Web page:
# Klein-Gordon Propagator for spatial separation $x - y = (0, r)$

On pg. 27 of Peskin and Schroeder I would like to know how we get the first equality when deriving the Klein-Gordon propagator for $$x^0 - y^0 = 0, \vec{x} - \vec{y} = \vec{r}$$:

$$D(x-y) = \int \frac{d^3p}{(2\pi)^3} \frac{1}{2E_p} e^{i \vec{p} \cdot \vec{r}} = \frac{2\pi}{(2\pi)^3} \int_{0}^{\infty} dp \frac{p^2}{2 E_p} \frac{e^{ipr} - e^{-ipr}}{ipr}$$

The subsequent contour integral (2.52) makes sense but I'm a little confused about the derivation to get there from (2.50).

Why we are integrating only the imaginary part of $$e^{ipr}$$ and why the factor $$ipr$$ in the denominator?

• Just take the integral over $\cos\theta$. Commented Jan 12, 2021 at 2:39

The easiest way to proceed is to notice that the first integral can only depend on $$r := |\vec{r}|$$. To convince yourself of this, you can rotate $$\vec{r}$$ by any rotation $$R \in SO(3)$$, and you notice that you can always "unwind" this rotation by a redefinition of the momentum variable being integrated (if you take $$\vec{r}\to R\vec{r}$$ then change variables to $$R^{T} \vec{p} := \vec{p}'$$, where the Jacobian is just $$1$$). Since this works for any $$R$$ you know this is only a function of $$r$$.
Because of this fact, you can make your life easier by picking $$\vec{r} = ( 0, 0, r )$$ (notice that $$|( 0, 0, r )| = r$$ is still true). If you plug this into the first integral you get $$\int \frac{d^3 \vec{p}}{(2\pi)^3 } \frac{1}{2 E_p} e^{- i \vec{p} \cdot \vec{r}} \ = \ \int \frac{d^3 \vec{p}}{(2\pi)^3 } \frac{1}{2 E_p} e^{- i p_3 r}$$ in spherical coordinates this becomes $$\cdots \ = \ \int \frac{dp \; d\theta \; d\phi}{(2\pi)^3 } \frac{p^2 \sin\theta}{2 E_p} e^{- i r p \cos\theta } \ .$$ I leave it up to you to simplify this to your expression ($$\phi$$ integrates easily, and use the coordinate change $$\mu = \cos\theta$$).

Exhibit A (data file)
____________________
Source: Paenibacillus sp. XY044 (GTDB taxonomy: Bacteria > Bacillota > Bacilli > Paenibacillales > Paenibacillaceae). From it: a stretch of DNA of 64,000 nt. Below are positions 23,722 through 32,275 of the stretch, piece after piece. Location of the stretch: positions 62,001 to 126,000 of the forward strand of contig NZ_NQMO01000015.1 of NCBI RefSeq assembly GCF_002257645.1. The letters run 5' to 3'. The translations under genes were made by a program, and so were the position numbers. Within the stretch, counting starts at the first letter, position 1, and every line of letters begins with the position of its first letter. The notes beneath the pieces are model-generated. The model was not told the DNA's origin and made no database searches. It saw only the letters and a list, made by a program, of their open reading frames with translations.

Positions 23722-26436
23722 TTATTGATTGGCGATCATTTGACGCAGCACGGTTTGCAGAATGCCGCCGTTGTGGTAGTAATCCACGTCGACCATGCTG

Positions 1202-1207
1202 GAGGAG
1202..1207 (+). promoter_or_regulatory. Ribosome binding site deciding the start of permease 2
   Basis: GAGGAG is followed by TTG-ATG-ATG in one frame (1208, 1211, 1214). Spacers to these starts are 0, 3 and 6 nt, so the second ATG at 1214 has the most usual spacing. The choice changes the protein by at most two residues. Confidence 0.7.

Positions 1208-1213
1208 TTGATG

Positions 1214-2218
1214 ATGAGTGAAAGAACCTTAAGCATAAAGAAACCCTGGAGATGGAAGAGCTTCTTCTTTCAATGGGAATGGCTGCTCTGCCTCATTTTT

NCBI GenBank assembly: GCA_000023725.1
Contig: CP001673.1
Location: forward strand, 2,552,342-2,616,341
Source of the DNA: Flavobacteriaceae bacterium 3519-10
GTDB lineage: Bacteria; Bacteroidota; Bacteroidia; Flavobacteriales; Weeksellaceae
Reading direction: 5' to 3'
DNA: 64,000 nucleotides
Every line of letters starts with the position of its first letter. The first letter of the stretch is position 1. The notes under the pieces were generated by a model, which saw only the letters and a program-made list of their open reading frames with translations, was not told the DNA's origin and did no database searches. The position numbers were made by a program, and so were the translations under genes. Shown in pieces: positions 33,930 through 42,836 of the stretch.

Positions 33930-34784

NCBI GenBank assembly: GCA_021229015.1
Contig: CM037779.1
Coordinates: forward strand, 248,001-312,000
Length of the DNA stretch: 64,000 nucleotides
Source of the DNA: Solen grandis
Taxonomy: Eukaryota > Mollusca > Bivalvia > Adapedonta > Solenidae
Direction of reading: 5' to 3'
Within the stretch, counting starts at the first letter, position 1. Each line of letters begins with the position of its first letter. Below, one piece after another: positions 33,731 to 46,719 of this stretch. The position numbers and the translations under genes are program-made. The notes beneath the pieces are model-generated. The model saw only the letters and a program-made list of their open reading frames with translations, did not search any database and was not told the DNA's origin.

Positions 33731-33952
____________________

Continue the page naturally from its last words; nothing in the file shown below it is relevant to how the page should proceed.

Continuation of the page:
• Hi, I have a query here. Conceptually, the vector space to which $\vec{r}$ and $\vec{p}$ belong are different. So how can we "unwind" the rotation that we did on $\vec{r}$ via a reverse transformation on $\vec{p}$? Commented Mar 17, 2021 at 16:15
• I like to think of functions $f(\mathbf{p})$ in momentum space, or their Fourier transform $\tilde{f}(\mathbf{x}) = \int \frac{d^3\mathbf{p}}{(2\pi)^3} e^{i \mathbf{p} \cdot \mathbf{x}} f(\mathbf{p})$ in position space, as expressions of the same function $f$ but being expressed in different "bases". The fundamental thing is the function (expressed in whatever momentum or position "basis"): in this case, the function is rotationally invariant (in whatever basis you express it in) Commented Mar 17, 2021 at 20:58